The Seeding Relations Conference Committee is comprised of five doctoral candidates in American Studies at Harvard University and Brown University. Grounded in the methods and commitments of Native American and Indigenous Studies (NAIS), each of us bridge distinct disciplinary, geographic, and artistic boundaries. We bring training and relationships in Ethnic Studies, Religious Studies, Public Humanities, History, and Ecology, and are committed to further and unexpected interdisciplinary collaboration. Our range of research interests include Indigenous engagements with racialized laborers, ecclesial and educational institutions, the settler carceral state, and Indigenous ways of relating through material culture, cultural landscapes, and foodways. Our collaboration is representative of what we hope to provide at a larger scale for participants: opportunities for graduate students to explore how our work within, across, and beyond universities contributes to reimagining relations beyond settler colonial and racialized ecologies.
Makana Kushi is a PhD candidate in American Studies at Brown University who studies land-based relationality among Kānaka ʻŌiwi and plantation-working migrants in early 20th century Hawaiʻi, particularly in the Hāmakua coastline of Hawaiʻi Island. As a historian working in Native American and Indigenous Studies and Ethnic Studies, she uses Hawaiian language newspapers, sugar plantation records, and small community institution archives. She also serves as the Program Coordinator of Native American and Indigenous Studies Initiative at Brown University, working on events logistics and undergraduate and graduate student support. She holds a BA in Ethnicity, Race, and Migration from Yale University.
Allyson LaForge is a PhD candidate in American Studies at Brown University whose research engages Native American and Indigenous Studies, settler colonial studies, and histories of the Native Northeast. Her dissertation project, Materializing Futurity: Networks of Native Organizing in the Northeast, examines the role Indigenous material culture played during transnational Native Northeast movements of the nineteenth and twentieth centuries, led by coalitions of Native leaders, activists, artists, craftspeople, and writers who worked to resist settler colonialism and ensure Indigenous futurity. She holds a BA in History and French from Mount Holyoke College and an MA in Public Humanities from Brown University, and completed her MA practicum as a curatorial assistant at the Abbe Museum in Bar Harbor, Maine.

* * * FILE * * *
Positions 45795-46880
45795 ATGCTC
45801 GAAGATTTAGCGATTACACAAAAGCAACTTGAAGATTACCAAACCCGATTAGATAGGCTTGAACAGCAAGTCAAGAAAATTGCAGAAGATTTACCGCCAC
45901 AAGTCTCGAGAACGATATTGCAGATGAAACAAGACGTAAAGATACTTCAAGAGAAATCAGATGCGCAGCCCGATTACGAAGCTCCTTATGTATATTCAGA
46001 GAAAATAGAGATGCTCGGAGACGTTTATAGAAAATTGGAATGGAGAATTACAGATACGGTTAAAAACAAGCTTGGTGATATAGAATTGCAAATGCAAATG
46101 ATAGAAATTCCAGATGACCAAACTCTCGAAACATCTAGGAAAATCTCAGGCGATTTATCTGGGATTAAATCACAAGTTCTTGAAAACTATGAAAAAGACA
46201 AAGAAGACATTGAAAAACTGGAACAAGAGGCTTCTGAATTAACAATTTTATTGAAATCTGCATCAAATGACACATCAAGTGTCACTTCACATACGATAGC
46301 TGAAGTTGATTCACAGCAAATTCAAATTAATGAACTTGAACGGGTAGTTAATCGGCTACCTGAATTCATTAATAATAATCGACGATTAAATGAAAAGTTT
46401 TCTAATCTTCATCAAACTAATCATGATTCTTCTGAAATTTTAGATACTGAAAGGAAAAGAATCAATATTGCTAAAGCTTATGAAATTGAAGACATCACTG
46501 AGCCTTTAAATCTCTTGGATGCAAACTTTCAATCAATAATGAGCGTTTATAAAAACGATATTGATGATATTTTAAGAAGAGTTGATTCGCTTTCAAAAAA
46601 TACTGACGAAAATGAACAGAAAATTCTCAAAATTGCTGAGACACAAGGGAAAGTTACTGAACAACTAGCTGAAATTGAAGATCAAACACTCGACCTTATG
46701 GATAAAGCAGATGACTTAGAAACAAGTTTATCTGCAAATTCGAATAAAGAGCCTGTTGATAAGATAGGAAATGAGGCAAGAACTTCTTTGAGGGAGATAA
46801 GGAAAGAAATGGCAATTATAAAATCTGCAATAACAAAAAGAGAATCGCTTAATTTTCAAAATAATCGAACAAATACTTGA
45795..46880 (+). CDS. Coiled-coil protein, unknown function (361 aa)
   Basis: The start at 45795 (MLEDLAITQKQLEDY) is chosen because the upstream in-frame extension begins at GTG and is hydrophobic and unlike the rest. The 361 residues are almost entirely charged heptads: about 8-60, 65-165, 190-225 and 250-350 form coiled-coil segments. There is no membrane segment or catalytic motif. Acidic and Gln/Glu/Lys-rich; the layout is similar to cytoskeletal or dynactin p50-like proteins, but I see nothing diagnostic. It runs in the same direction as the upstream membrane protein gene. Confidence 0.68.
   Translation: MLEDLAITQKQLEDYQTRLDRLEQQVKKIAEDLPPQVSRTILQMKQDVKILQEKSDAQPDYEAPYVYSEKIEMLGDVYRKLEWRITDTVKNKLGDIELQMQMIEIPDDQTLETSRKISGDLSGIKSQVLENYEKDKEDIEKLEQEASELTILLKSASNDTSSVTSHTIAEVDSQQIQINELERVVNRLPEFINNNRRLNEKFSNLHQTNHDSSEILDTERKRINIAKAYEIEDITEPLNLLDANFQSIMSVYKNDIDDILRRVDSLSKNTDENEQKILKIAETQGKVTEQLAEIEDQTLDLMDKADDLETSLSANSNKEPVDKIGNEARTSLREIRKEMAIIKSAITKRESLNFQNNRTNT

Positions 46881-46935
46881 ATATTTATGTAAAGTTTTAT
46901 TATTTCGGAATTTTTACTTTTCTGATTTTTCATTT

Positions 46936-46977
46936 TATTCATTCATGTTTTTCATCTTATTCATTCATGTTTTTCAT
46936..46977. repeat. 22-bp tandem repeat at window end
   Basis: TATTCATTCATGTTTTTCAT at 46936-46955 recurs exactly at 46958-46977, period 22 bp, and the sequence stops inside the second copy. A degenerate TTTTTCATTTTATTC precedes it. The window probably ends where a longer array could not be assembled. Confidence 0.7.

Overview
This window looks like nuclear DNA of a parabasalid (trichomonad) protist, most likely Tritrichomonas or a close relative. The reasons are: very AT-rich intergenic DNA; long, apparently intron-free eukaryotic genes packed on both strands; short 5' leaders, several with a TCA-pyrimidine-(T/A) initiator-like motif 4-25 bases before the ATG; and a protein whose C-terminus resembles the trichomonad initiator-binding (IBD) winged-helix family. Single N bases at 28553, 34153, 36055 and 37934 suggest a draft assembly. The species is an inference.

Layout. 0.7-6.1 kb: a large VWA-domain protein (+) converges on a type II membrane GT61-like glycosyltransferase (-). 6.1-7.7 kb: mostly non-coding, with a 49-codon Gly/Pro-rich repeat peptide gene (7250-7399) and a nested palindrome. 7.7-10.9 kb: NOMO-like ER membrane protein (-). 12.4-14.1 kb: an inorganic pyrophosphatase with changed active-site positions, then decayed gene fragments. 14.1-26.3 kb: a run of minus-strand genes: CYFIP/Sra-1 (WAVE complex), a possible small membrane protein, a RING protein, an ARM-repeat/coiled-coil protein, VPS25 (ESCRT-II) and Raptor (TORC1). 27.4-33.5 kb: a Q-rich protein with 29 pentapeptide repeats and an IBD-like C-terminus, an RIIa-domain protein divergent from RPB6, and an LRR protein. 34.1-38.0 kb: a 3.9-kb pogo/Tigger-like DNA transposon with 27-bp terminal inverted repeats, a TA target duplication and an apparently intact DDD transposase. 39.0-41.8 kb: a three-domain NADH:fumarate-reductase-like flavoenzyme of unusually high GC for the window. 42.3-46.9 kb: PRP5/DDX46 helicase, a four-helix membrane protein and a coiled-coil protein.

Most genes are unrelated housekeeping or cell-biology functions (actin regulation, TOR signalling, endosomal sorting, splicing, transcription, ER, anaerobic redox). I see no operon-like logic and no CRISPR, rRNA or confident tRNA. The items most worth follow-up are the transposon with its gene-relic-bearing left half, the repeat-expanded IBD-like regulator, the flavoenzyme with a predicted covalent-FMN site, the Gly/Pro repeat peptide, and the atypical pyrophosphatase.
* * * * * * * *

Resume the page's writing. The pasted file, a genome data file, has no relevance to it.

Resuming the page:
Anthony Trujillo is a member of Ohkay Owingeh Pueblo, one of the six Tewa speaking pueblos located in the upper Rio Grande Valley. He is a PhD student in American Studies at Harvard University with a MDiv from Yale Divinity School. His research sits at the confluence of Native American and Indigenous Studies, Religious Studies, and Environmental History. He focuses on Indigenous engagements with–and resistance to–colonial/imperial religious and political systems in the eighteenth and nineteenth centuries while seeking to draw connections with the efforts of contemporary Native nations and descendent communities to maintain political, spiritual, and territorial sovereignty. He is the coordinator of the Native American and Indigenous Studies Working Group at Harvard.
Dylan Nelson is a PhD candidate in American Studies at Harvard University who studies the making and unmaking of place in the central American Midwest. His research reckons with the violent transformation of Indigenous homelands in that region in the nineteenth century and the (im)possibility of sacred geographies amidst the industrialization of agriculture, the ascendance of cultures of consumption, and the haunting of Indigenous removal and erasure. He is co-chair of the Native Cultures of the Americas seminar at the Mahindra Humanities Center and an admirer of public historians, academic staff, farmers, and social workers. He holds a BA in History, BS in Ecology & Evolutionary Biology, and a minor in Native American Studies from the University of Michigan.
Balraj Gill is a PhD candidate in American Studies at Harvard University who studies Očhéthi Šakówiŋ history and carceral state formation in North America. Her dissertation asks how histories of Indigenous confinement and incarceration broaden our understanding of what scholars have called the Age of Mass Incarceration. Through an examination of the biopolitics of settler colonialism and Očhéthi Šakówiŋ relationality, resistance, and survivance, she shows how processes of geographic and bodily confinement and the persistence of Indigenous agency and sovereignty have shaped the political landscape of the midcontinent, a place Indigenous peoples call the Deep North. She holds a BA from Mount Holyoke College and an MA in History from Harvard University.